‘I was force-fed six times — in a Soviet prison’

As Israel contemplates force-feeding Palestinian hunger striker Muhammad Allan, a rabbi and human rights activist recalls how he was force-fed six times while imprisoned by the Soviet regime. The pain and humiliation remain with him until today.

By Rabbi Michael Rivkin

Rabbi Michael Rivkin. (photo: Marina Malikian)
Rabbi Michael Rivkin. (photo: Marina Malikian)

I was force-fed twice in two different periods of my life. The first time was by the KGB in Moscow, January 1983. A court hearing at the supreme court was set for the end of January. On the day of the hearing I was not brought before a judge, nor was I presented with any new information on my status or my detention. After two days I declared a hunger strike, demanding that I be tried or released. Two hundred other detainees made similar demands.

On my fourth day of hunger strike the head of the detention center, Lieutenant-Colonel Petrenko walked into my cell. He looked into my eyes for some time and told me: “Rivkin, there is a medical opinion approved by the prosecutor, which says that you can be force-fed. We will feed you through your nose. It will hurt you, no one lasts longer than once. Even if you do last, you will end your hunger strike anyway. So what difference does it make — a day before or a day after? Save yourself the unnecessary suffering.” I am not sure about the others, but I really didn’t make it past one force-feeding.

Four people entered the cell, all of them dressed in white robes on top of their uniforms. They strapped me to the bed, even though it wasn’t necessary. They stuck a feeding tube into my nose and my head burst with pain. Forget struggling, I couldn’t even move my head. The procedure lasted only a few minutes, but it felt like years. After they removed the tube, I laid motionless on the bed for a few hours, blood gushing from my nose.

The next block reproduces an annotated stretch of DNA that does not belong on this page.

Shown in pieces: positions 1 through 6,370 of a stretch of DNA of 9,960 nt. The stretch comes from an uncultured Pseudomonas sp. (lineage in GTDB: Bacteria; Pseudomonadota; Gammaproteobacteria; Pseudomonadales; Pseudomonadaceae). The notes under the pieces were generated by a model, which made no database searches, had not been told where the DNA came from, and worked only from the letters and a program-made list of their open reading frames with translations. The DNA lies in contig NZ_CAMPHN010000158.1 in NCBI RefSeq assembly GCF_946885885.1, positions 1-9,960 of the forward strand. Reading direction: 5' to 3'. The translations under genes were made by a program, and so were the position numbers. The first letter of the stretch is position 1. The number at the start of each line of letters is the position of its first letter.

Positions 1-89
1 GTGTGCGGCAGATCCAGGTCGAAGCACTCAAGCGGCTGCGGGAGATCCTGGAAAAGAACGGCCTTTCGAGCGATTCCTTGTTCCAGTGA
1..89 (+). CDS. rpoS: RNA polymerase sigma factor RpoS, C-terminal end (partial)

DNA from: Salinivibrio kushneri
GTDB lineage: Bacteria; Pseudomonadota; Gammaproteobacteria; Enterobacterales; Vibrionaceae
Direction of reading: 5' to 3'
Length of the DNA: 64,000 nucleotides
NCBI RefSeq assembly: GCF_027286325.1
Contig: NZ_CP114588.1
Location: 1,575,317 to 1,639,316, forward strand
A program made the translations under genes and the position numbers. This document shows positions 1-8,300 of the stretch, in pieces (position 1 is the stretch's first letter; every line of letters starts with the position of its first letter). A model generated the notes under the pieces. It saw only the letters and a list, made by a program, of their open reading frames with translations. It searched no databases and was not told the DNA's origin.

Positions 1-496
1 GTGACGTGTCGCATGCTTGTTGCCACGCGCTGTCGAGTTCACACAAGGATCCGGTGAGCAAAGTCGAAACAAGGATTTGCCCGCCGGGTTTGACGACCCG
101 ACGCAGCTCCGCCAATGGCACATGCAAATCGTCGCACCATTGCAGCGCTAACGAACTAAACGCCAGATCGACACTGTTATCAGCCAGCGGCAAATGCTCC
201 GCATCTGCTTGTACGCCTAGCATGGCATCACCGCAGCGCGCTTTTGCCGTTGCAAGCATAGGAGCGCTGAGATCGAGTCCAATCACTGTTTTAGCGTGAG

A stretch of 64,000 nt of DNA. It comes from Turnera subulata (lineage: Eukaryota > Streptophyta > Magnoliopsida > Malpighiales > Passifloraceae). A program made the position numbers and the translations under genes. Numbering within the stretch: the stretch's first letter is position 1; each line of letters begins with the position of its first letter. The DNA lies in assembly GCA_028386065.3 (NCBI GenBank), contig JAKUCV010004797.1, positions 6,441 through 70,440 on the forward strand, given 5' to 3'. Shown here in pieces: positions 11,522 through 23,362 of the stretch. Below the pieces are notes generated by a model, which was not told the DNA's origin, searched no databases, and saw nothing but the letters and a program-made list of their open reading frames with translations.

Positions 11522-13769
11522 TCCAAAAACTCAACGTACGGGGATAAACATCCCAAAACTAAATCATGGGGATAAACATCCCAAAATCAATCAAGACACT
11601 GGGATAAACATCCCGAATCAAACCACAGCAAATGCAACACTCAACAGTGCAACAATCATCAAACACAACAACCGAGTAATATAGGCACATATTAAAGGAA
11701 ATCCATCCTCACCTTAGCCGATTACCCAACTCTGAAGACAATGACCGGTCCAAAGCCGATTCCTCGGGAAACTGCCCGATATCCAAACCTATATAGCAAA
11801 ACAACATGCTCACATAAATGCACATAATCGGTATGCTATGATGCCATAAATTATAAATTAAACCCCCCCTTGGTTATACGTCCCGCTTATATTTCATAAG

What was the story here? There was absolutely no medical reason to force-feed a healthy person on his fourth day of hunger strike. There was absolutely no reason to feed me through my nose. Petrenko told me very openly that the goal was not to put food into my stomach, but to cause me such pain that it would put an end to my hunger strike.

Less pain, more humiliation

In truth, this kind of torture was rare at that time. Therefore I will describe a second incident that was far more typical of Soviet prisons. After declaring a hunger strike on August 15, 1986 in Chistopol prison, I was force-fed only on my 28th day. I had spent the days prior in solitary confinement and was nearing the end of my rope, despite not yet having reached the point of dystrophy.

This time I was “fed” by three men. They held me down, two of them sat on my knees, held my arms and strapped my head. I tried to struggle but could not move. The third man, dressed in a robe, held a machine for pulling teeth. All of a sudden I felt my jaws being pulled apart, all the while the machine was moving deeper into me with every turn, pressing my tongue to the bottom of my mouth. Then they stuck a tube down my throat and started feeding me liquid food.

Once more I learned that everything is relative. In comparison to what I went through in the Moscow detention center, this did not hurt as much. Force-feeding through the mouth was more humiliating than painful. In this case there was a certain justification for the procedure, despite the humiliation. I was force-fed through my mouth five times total, until I declared an end to my hunger strike on September 21.

According to the instructions of Soviet prisons, force-feeding was intended to save the life of a hunger striking prisoner. But in reality, it was often used to put an end to hunger strikes through torture. Sometimes force-feeding even led to the prisoners’ deaths.

When a hunger strike is political, the authorities can decide to put an end to it at once by calling for force-feeding. This decision can be made even in the early stages of the hunger strike, when there is no real medical justification for the procedure. My personal experience is a testament to that.

Rabbi Michael Rivkin is a lecturer at the Schechter Institute of Jewish Studies in Jerusalem, and has been board member of B’Tselem since 1989. Before immigrating to Israel he was a human rights activist in the Soviet Union. In 1982 he was arrested, sentenced to seven years in a camp in Tatarstan, and forbidden from returning to central Russia. This article was first published in Russian on Relevant-Info Hebrew on Local Call.

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